They were both fixers, initially. Reid was brought in to clear the chili-dog farts of the Crennel Regime and Goodman was there to solve any and every goddamn problem one might imagine. But they were both riddled with faults.

The knock against Goodman was, and always HAS been simple: he’s a shyster, a snake-oil salesman, a greasy, disgusting excuse for a human but someone you’d be insane to NOT want on your side. Reid was more likeable, but the concerns were not dissimilar.

saulHe’ll tell you what you want to hear, he’ll be your best friend, but eventually, his inability to handle things under pressure (clock management, specifically) will lead to his undoing; he’ll call a timeout immediately after the two minute warning, he’ll leave Andrew Luck’s Geico Caveman face to take the lead. Kinda like how Saul tried to be everything to everyone, working simultaneously with Walt and with Jesse when it was fast becoming obvious that the sides were splintering, and fast.

I could probably go on, but I won’t.

It isn’t worth it. The Chiefs season is over. It’s never coming back. All we can do is move on. Pitchers and catchers report in 38 days, thank God. I’ve got two episodes of Breaking Bad left, and then I can start it over.

Life goes on.

Ob-la-di.

And so forth.

This entry was posted in Brandon Leftridge, Sports and tagged , , , . Bookmark the permalink.

7 Responses to Leftridge: Chiefs Lose, How They’re Like Breaking Bad (Hear Me Out)

  1. Orphan of the Road says:

    Since I told you so at the start of the Red Headed-bromance, I got history with Andy. Fifteen-years now into this relation ship and all I get is, gotta do a better job, time’s yours. WTF. Of all the dying cities of America why did you pick this town to land in. I may not regret it today. But someday I would look back and say, I told you so.

    Even Taylor Swift knew the score on Reid.

    http://www.slate.com/blogs/future_tense/2014/01/03/professors_search_internet_for_evidence_of_time_travelers_don_t_find_any.html

  2. balbonis moleskine says:

    The grantland style “why professional sports team is like widespread pop culture phenomenon” article drops about once a week over there and is equally unreadable.

    The Detroit Lions are just like Katniss Everdeen from the Hunger Games, amirite? Because they have to fight every week for their survival and everybody expects them to be eliminated very early!!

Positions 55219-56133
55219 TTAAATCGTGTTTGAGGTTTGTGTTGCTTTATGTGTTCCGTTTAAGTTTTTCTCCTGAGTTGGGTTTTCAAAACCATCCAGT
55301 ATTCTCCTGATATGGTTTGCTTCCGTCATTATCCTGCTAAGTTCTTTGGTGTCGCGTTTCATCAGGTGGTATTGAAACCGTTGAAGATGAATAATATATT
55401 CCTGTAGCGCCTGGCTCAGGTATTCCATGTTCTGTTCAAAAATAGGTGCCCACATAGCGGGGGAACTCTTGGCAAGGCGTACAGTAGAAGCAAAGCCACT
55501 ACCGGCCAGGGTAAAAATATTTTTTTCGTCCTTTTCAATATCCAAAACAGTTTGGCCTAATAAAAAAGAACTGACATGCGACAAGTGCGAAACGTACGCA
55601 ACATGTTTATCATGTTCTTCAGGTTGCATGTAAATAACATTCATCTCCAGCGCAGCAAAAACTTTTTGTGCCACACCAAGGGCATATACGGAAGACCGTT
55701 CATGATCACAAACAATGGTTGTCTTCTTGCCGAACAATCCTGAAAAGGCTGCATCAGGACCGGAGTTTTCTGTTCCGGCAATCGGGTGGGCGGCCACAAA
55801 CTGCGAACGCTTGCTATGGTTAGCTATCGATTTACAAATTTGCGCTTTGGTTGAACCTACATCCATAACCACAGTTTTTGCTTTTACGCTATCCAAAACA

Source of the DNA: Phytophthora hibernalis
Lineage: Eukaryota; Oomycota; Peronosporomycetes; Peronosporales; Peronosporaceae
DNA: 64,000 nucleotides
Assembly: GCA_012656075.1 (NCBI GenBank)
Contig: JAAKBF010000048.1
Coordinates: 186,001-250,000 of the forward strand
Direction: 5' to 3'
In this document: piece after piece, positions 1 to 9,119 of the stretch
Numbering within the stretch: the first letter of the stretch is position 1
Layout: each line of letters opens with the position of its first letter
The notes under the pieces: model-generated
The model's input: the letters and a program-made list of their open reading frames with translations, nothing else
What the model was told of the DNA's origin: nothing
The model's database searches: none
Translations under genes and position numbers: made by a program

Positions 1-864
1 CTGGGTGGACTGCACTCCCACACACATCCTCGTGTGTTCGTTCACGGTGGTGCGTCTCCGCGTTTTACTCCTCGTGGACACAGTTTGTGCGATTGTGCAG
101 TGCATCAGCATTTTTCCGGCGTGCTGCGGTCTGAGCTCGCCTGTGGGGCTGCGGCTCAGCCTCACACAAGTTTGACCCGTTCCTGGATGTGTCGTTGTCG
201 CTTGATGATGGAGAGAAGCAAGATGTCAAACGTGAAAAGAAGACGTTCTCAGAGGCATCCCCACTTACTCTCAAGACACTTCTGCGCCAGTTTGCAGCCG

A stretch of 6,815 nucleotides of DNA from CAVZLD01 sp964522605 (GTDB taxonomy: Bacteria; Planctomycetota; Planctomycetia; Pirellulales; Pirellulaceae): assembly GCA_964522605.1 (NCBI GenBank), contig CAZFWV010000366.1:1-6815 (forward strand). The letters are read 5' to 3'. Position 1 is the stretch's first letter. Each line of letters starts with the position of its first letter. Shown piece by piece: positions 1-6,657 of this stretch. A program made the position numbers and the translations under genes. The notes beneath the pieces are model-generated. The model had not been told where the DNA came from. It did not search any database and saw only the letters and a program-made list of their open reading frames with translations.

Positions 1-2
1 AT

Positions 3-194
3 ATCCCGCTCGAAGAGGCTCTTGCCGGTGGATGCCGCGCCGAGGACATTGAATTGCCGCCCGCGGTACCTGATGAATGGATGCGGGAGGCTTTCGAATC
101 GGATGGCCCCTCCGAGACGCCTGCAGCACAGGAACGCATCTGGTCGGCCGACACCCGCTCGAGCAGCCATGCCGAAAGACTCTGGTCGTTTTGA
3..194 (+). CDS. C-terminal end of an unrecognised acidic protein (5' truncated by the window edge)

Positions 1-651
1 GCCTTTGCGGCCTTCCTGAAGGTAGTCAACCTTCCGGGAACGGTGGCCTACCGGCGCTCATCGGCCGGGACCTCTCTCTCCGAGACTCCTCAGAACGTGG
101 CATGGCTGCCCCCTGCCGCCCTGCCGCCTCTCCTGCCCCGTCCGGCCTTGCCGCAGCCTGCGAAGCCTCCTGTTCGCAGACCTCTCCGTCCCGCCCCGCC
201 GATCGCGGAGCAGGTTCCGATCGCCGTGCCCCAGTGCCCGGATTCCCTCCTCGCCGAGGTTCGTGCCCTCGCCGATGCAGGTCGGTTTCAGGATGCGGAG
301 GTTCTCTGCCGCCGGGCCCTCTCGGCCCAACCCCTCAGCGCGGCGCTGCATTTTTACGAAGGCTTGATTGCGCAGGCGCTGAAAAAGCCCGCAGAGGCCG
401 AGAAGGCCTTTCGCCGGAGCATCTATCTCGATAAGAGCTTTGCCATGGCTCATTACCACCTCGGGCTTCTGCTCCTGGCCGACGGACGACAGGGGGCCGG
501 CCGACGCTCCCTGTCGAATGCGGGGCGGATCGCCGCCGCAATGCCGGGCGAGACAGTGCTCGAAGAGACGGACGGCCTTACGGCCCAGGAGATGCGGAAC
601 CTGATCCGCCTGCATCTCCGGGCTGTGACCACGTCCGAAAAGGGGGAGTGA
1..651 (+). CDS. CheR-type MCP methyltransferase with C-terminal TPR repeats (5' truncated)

• Sorry you didn’t like my article, Mike. Email me with some suggestions and I’ll work on coming up with some stuff that you’ll enjoy.

      • balbonis moleskine says:

        You know more about the Royals than I. Vegas Insider just came out with thd first odds to win the world series and al pennant. Royals are 30 to 1 and 15 to 1 respectively.

        Too generous?

  3. Kerouac says:

    [ cue Maureen McGovern ] “There’s got to be a morning after”, kcinderella’s adventure now fini…

    • Orphan of the Road says:

      Props to the Chargers for putting the Bungle back in Cinncy. I know in the end they will only rip out your hearts too. So go get ’em!

      Cue The Beau Brummels,

      I hate to say it
      But I told you so
      Don’t mind my preaching to you
      I said don’t trust him
      Baby, now you know
      You don’t learn everything
      There is to know in school

  4. harley says:

    lefty…stay to the craigslist and other comedy work. The rest of your
    work is pretty bad.
    I don’t watch breaking bad…but you’re sounding like glaza.
    it wasa great season…tons of fun…drinking…tailgating…all great except forhaving
    to read glazas unfounded and funny analysis of sports for his beloved friend and
    editor and partner hearne.
    for those sad sacks who today are upset…move on….this is Kansas city….
    and we can pick out the con men real easy…its a beautiful city with great
    people (except for two who I wont mention)….a positive/forward thinking/
    loyal/dignified city where good people live.
    life goes on …can’t wait til 2014 and the draft….yeeehaaaaa!
    keep the faith
    your friend
    harley

Comments are closed.